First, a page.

State duty to be collected in Tajikistan for putting the apostille seal

09/10/2015 15:27
Avaz Yuldoshev
Views: 11452

DUSHANBE, October 9, 2015, Asia-Plus -- Tajikistan’s lower house (Majlisi Namoyandagon) of parliament on October 9 endorsed amendments proposed by the government to laws on state duty, public associations, other compulsory payments to the budget, registration of acts of civil status, and state registration of legal entities and individual entrepreneurs, as well as to the country’s tax code.

Speaking at the session, Deputy Foreign Minister, Parviz Davlatzoda, noted that the amendments had been made to the mentioned laws in connection with Tajikistan’s accession to the Hague Convention Abolishing the Requirement for Legalization for Foreign Public Documents, commonly known as Apostille Convention.

State duty will be collected for putting the apostille seal, the deputy foreign minister noted.    

We will recall that Tajikistan presented the document on accession to the Apostille Convention to the Hague Conference on Private International Law (HCCH) on February 2015.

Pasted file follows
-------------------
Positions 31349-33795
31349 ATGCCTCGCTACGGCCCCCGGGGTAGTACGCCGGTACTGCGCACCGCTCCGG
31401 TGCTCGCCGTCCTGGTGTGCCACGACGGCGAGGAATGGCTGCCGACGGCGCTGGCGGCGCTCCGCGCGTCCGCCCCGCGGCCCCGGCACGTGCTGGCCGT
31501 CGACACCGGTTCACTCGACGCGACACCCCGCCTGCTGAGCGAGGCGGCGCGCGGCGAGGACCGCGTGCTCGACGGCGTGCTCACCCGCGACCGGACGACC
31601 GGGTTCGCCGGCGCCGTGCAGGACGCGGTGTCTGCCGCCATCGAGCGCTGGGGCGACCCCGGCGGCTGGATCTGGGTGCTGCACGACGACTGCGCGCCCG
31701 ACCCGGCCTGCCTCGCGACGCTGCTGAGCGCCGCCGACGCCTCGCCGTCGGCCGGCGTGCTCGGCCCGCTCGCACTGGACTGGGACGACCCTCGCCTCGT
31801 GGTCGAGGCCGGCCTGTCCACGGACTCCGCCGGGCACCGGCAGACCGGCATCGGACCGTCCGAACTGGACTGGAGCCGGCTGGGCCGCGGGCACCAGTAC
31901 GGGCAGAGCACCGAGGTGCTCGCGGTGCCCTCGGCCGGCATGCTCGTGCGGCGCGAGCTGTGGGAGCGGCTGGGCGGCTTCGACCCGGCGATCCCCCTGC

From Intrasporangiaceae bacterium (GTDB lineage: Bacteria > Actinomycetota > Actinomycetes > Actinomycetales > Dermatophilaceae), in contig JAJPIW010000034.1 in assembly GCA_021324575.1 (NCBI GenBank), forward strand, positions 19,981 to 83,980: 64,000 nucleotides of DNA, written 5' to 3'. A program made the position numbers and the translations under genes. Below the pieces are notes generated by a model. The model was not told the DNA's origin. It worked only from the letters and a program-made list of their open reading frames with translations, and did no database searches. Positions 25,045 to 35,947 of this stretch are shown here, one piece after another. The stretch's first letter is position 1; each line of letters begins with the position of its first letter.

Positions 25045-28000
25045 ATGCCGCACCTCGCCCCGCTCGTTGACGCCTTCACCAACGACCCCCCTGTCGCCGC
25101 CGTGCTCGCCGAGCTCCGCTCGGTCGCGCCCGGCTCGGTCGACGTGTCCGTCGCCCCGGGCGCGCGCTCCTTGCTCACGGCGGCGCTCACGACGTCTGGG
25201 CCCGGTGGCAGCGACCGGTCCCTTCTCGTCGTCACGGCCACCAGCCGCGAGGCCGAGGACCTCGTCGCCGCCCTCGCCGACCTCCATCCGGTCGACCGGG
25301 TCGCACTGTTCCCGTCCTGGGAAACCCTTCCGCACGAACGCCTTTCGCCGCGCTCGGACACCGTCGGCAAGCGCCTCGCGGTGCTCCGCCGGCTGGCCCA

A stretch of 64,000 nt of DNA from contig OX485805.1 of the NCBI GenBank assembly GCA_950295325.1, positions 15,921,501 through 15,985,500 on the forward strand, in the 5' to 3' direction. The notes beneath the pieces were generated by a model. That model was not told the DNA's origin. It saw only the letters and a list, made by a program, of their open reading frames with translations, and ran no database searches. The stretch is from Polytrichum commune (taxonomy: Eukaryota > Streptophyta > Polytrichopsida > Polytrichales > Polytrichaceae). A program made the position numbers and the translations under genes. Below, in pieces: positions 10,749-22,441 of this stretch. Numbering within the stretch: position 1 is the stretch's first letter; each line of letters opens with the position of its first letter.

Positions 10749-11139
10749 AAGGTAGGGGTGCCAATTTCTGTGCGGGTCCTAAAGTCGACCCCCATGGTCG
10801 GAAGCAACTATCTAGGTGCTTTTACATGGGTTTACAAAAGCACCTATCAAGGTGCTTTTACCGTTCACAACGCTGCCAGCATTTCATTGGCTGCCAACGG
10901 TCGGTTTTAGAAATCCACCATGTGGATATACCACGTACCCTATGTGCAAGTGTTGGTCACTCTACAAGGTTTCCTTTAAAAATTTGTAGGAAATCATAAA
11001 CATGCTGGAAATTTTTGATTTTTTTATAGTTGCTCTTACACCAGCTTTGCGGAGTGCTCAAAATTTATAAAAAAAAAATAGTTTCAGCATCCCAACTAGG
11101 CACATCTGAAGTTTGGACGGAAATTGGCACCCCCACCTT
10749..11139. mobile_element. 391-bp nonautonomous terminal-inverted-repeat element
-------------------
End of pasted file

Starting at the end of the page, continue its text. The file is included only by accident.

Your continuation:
The Hague Convention Abolishing the Requirement for Legalization for Foreign Public Documents, the Apostille Convention, or the Apostille Treaty is an international treaty drafted by the Hague Conference on Private International Law.  It specifies the modalities through which a document issued in one of the signatory countries can be certified for legal purposes in all the other signatory states.  Such a certification is called an apostille (French: certification).  It is an international certification comparable to a notarization in domestic law, and normally supplements a local notarization of the document.

Replacing the traditionally lengthy legalization process with an authentication certificate, the Apostille Convention helps simplify the process of producing official documents abroad and give companies a high degree of legal certainty in cross-border situations.

In February 2009 the Hague Conference decided to amend the wording on the Apostille to make it clear that no one was checking whether the document being attested was genuine or a fake. The new wording to be used was as follows.  “This Apostille only certifies the signature, the capacity of the signer and the seal or stamp it bears.  It does not certify the content of the document for which it was issued.”

 

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